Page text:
Saturday, February 27, 2010


“Men look at women. Women watch themselves being looked at,” (Berger 47). John Berger explains the male gaze perfectly with this sentence. The male gaze is part of the patriarchal structure of Western culture, like mentioned in class, the patriarchal structure that was set up by Judeo Christian views. Deeper than a structure the male gaze dominants the way a female sees herself, again quoting Berger, “The surveyor of woman in herself is male: the surveyed female,” (Berger 47). The male gaze suggests that women do not have much agency or say in what they do. What women do is controlled by this underlying structure that they learn from childhood, a structure that molds women into what men want from them. Taking this understanding of the male gaze and applying it to modern media, different from what Berger does in his text it is now apparent to me that when models are glaring at the audience in an ad, magazine or even in movies, they are really looking at the men staring at them. Furthermore, these readings directly spoke to me as a woman, when I look at magazines, on websites, and ads those empty glares on the faces’ of the models have never been there for me! I was never supposed to identify with them, because they were appealing to men! Knowing this now within the perspective of the readings, I feel like I always knew this. I knew that when I looked at a model and what she was selling, I felt like “oooh that’s cute, look at how pretty that make-up makes her look” I would want to “look” pretty too and being pretty meant people would look at me and recognize this beauty.

However when I looked at billboards or any form of media I could not identify with the models not only because I was not suppose to, she was only there for the male gaze. But I could not identify with them because most of the time they are White models and actresses. As a Dominican-American woman my identification with the media is through some Hispanic or African-American female figures in media. My lack of identification in the media is due to the limited representation of women of ethnic backgrounds. Bell Hooks examines this limited representation in her reading, titled “The Oppositional Gaze: Black Female Spectators.” The oppositional gaze developed as a way to resist the lack of representation of African-Americans in the media, and more specifically the absence of black women. Hooks argues that the oppositional gaze was constructed as a tool to resist not only the lack of representation of black women and men, but also the negative representation of blacks in the media. According to Bell Hooks the oppositional gaze was what responded to the negative representation of blacks by developing black independent films, (Hooks 117). One of the things that I related to in her reading was her statement in regards to the absence of black women in films:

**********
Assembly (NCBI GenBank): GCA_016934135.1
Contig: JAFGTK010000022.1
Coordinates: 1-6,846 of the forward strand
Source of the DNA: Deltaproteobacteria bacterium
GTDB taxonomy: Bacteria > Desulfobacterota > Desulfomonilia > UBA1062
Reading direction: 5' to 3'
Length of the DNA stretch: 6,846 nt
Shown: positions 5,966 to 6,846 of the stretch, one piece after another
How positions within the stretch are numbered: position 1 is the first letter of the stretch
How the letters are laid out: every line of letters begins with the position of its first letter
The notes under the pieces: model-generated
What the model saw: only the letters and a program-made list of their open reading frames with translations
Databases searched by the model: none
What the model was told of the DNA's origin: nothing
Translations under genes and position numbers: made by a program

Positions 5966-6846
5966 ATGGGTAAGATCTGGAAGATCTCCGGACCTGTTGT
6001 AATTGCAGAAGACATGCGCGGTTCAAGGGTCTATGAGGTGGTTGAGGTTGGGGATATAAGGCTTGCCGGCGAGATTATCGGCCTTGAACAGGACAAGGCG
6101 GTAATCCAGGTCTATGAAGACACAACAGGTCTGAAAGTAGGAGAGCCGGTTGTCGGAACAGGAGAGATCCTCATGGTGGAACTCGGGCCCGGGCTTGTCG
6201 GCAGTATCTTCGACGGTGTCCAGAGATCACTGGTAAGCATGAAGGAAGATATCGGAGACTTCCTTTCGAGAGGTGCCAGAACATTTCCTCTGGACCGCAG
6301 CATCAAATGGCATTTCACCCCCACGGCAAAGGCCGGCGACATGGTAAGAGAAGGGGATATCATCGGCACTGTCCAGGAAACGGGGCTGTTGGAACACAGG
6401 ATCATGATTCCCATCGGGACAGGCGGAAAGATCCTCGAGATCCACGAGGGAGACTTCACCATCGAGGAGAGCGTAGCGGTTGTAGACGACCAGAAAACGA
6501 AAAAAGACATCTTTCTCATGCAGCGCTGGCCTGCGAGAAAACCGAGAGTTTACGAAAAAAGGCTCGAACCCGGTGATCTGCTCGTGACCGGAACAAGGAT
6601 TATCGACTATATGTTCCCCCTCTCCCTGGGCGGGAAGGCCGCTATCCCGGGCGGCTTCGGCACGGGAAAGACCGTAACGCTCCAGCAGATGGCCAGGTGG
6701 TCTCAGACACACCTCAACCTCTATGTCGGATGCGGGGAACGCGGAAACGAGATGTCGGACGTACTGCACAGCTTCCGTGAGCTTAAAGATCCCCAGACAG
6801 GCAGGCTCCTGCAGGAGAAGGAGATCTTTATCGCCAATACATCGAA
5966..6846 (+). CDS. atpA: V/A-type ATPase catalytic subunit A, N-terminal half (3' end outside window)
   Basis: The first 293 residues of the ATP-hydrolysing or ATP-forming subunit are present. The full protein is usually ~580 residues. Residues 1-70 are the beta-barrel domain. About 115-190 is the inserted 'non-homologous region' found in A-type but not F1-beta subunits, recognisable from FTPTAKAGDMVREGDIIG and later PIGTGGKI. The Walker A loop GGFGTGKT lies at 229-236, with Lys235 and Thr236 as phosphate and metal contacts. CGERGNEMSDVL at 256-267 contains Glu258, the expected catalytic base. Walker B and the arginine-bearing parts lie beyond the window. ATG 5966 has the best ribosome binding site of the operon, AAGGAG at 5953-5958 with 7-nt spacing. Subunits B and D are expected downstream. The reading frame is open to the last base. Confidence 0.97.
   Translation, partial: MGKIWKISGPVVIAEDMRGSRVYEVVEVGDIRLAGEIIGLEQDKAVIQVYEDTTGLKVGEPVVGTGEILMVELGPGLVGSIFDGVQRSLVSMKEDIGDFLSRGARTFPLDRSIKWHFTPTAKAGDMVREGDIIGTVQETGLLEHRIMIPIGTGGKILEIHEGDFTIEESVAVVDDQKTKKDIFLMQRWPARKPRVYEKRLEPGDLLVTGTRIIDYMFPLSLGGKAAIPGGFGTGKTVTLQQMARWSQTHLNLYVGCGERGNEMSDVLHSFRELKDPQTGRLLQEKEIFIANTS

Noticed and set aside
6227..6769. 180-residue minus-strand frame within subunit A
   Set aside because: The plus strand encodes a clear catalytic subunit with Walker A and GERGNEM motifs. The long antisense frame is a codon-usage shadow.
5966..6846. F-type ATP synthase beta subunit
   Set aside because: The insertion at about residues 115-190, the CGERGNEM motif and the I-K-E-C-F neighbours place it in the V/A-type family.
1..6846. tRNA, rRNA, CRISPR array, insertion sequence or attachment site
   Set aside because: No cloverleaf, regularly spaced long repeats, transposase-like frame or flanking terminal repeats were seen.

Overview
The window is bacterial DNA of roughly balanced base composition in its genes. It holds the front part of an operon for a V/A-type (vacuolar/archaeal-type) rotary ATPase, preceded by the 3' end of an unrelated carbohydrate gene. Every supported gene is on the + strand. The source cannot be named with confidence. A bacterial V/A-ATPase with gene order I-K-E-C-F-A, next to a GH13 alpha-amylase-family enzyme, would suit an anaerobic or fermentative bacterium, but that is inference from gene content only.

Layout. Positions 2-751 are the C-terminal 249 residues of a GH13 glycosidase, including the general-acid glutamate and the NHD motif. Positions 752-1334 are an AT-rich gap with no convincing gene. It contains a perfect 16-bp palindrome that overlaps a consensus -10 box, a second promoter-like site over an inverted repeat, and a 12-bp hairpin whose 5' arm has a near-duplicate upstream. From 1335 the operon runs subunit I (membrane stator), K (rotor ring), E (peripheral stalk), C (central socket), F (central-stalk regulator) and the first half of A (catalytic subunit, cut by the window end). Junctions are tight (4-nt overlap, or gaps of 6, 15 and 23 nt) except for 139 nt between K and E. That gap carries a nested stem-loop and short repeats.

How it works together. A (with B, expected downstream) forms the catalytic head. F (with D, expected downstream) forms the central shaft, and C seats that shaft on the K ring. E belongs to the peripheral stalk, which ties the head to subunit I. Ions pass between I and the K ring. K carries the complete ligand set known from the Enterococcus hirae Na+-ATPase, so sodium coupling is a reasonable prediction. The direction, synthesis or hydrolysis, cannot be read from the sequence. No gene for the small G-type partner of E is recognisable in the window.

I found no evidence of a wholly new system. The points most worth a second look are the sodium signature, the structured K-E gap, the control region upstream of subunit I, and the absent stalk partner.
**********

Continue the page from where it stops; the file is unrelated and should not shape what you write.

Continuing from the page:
“Black female spectators have had to develop looking relations within cinematic context that constructs our presence as absence, that denies the “body” of the black female so as to perpetuate White supremacy and with it a phallocentric spectatorship where the woman to be looked at and desired is white,” (Hooks 118). These lines reminded me of the scene in “Precious” where the protagonist is getting ready to go to school in front of the mirror, and her reflection is of a young white, blonde hair, blue eyes girl and not herself. Hook’s emphasis on the lack of black positive representation forced me to wonder whether this denial of the black female body is what allows the media to portray women of ethnic backgrounds as animals, body parts, or caricatures and not people! Interesting enough Bell Hooks also mentions that when black women watched films they needed to forget and not look too “deep” into the negation of black characters, in order to enjoy the film.

These readings compel me to think about the male gaze in modern media and about the oppositional gaze for Hispanic women. Not that we have awareness what is the next step, how do we take this understanding and do more than just think. I am pretty sure that the male gaze affects all women of different races and socio-economic statuses, but how can we still be sexual, confident and assertive without doing it for anyone else, but ourselves. Not for the female surveyor who is male, but for the female surveyor who is female. I’ll leave you guys with a picture of Kanye West and Amber Rose who is idolized for her voluptuous body. What do you think about the picture does she have ownership of her sexuality, is the male gaze present in this picture? Picture found on

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